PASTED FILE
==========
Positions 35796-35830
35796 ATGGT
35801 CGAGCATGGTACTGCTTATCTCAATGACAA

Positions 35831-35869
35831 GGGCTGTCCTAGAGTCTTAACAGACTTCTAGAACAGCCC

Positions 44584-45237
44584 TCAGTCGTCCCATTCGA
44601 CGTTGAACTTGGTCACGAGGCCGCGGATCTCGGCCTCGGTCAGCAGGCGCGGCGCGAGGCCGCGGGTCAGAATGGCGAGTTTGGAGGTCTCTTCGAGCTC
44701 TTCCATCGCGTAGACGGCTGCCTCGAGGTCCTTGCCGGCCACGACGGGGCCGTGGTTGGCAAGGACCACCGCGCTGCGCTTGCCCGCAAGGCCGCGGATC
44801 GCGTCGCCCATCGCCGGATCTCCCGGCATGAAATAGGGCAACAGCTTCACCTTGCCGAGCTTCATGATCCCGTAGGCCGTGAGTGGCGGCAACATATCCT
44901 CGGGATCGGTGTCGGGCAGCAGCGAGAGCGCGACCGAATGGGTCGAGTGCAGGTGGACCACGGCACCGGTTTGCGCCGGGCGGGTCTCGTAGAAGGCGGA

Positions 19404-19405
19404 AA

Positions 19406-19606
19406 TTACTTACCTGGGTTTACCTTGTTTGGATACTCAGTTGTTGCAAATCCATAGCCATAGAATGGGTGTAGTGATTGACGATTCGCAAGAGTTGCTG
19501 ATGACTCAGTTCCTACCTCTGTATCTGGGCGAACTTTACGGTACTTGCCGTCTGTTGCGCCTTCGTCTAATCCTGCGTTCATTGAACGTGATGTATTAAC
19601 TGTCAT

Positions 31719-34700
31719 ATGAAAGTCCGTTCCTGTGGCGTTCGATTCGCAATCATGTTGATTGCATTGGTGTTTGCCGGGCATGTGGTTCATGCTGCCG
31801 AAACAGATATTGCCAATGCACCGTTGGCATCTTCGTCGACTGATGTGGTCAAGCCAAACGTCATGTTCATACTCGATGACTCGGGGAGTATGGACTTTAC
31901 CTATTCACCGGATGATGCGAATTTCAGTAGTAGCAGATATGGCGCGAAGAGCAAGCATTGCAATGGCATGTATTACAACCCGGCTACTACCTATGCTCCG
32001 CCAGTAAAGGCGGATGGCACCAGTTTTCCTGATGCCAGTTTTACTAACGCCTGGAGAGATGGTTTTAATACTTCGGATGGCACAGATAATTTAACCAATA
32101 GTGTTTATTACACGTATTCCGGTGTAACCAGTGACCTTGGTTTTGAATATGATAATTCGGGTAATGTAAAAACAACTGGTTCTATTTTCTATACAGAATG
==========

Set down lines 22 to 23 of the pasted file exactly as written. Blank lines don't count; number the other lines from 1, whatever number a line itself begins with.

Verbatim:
32001 CCAGTAAAGGCGGATGGCACCAGTTTTCCTGATGCCAGTTTTACTAACGCCTGGAGAGATGGTTTTAATACTTCGGATGGCACAGATAATTTAACCAATA
32101 GTGTTTATTACACGTATTCCGGTGTAACCAGTGACCTTGGTTTTGAATATGATAATTCGGGTAATGTAAAAACAACTGGTTCTATTTTCTATACAGAATG